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Global Women’s Economic Empowerment and Equality: A Memo to the Next Administration

Advocacy, Economic Empowerment

Publication Year: 2020
Publication Author: The Coalition for Women’s Economic Empowerment and Equality (CWEEE)

As the COVID-19 pandemic and its impacts continue to unfold, it is clear that the disproportionate impact on women is large, multifaceted, and could reverse decades of progress on women’s economic empowerment and equality and women’s rights more broadly. This further frustrates the already daunting task of ensuring gender equality, including in economic participation and opportunity—a task that the World Economic Forum estimated would take 257 years to accomplish, pre-COVID. Achieving gender equality could help the global gross domestic product grow by $28 trillion.

The next Administration should accelerate this timeline by investing in and integrating women’s economic empowerment and equality into United States foreign policy, including COVID-19 response and recovery plans. This is critical for gender equality, the advancement of women’s and girls’ rights and the achievement of inclusive and transformative economic growth.

To be successful, women’s economic empowerment and equality (WEEE) efforts must be comprehensive and intersectional, incorporating all aspects of women’s economic empowerment: workforce participation; education and vocational training; support for entrepreneurs; access to and control over resources, housing, land and property, finance and opportunity; as well as women’s agency and ability to thrive as economic actors who can make and act upon economic decisions. Efforts must be inclusive so that no woman is left behind and people of all genders are counted. And they must address drivers of economic empowerment and work with all stakeholders, including men and boys, to ensure that root causes of gender inequality—which also inhibit women’s full and equal participation in the economy—are addressed in coordination with more traditionally economic focused activities.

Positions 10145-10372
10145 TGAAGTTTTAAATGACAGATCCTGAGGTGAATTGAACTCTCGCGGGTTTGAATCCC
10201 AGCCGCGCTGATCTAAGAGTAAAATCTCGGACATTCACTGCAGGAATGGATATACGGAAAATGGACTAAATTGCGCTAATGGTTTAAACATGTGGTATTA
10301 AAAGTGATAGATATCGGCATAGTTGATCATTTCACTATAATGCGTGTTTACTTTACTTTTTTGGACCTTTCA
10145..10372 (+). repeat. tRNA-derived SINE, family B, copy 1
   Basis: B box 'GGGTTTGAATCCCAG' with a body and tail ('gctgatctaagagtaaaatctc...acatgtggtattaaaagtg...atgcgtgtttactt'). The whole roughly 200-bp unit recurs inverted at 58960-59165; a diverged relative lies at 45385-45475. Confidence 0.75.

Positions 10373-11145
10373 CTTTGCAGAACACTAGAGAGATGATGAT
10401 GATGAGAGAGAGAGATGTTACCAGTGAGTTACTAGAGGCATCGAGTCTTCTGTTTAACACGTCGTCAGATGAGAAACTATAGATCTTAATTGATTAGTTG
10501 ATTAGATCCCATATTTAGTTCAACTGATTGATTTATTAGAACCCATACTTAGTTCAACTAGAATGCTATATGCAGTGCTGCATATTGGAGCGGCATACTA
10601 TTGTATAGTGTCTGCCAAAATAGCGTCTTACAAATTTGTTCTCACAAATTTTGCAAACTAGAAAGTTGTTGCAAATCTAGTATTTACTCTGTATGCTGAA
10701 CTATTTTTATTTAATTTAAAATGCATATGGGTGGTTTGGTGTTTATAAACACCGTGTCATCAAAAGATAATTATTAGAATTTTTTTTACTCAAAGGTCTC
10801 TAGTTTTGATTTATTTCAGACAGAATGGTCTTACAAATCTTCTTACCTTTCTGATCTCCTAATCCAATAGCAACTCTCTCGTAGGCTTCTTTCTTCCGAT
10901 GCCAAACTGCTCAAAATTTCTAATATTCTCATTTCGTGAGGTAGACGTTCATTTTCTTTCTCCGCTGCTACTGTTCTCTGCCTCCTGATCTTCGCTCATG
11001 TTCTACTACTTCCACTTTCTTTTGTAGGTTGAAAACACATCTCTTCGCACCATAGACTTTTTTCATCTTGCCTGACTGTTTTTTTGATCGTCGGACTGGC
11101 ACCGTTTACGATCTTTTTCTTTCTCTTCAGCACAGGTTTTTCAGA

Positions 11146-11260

Key Recommendations

The next Administration should take the following actions within the first hundred days:

  1. Take concrete and clear action in COVID-19 response and recovery plans to address the specific and disproportionate impacts of both COVID-19 and economic crises on women and other marginalized populations so they are centered in a post-pandemic economic order, rather than left further behind.
  2. Issue an Executive Order to expand the mandates around gender analysis and integration for USAID in the WEEE Act to all foreign assistance, diplomacy, and trade agencies/departments.
  3. Request sufficient funds for women’s economic empowerment and broader gender equality work to address the enabling environment needed for WEE’s success in all relevant agencies.
  4. Issue interagency guidance that centers women and marginalized communities and improves and expands the focus of the current initiative on women’s economic empowerment to emphasize:
    • Social, regulatory, and policy factors such as gender-based violence, unpaid-care work, education at all levels, health, and access to technology in addition to the legal barriers for women’s economic empowerment as key components of the enabling environment.
    • Ensuring that activities reach the most marginalized and vulnerable populations, including women of different backgrounds living in extreme poverty. This would require expanding access to capital to include access to bank accounts and other financial tools, guaranteeing access to justice systems, and broadening workforce development activities.
    • Establishing systems of accountability that include regularly reporting to the public on outcome indicators.
    • Establishing an advisory council that includes organizations from low-and middle- income countries.
    • Ensuring adequate staffing to coordinate and implement the interagency effort.

Download the full report by clicking on the button below. Click here to learn more about the Coalition for Women’s Economic Empowerment and Equality (CWEEE).

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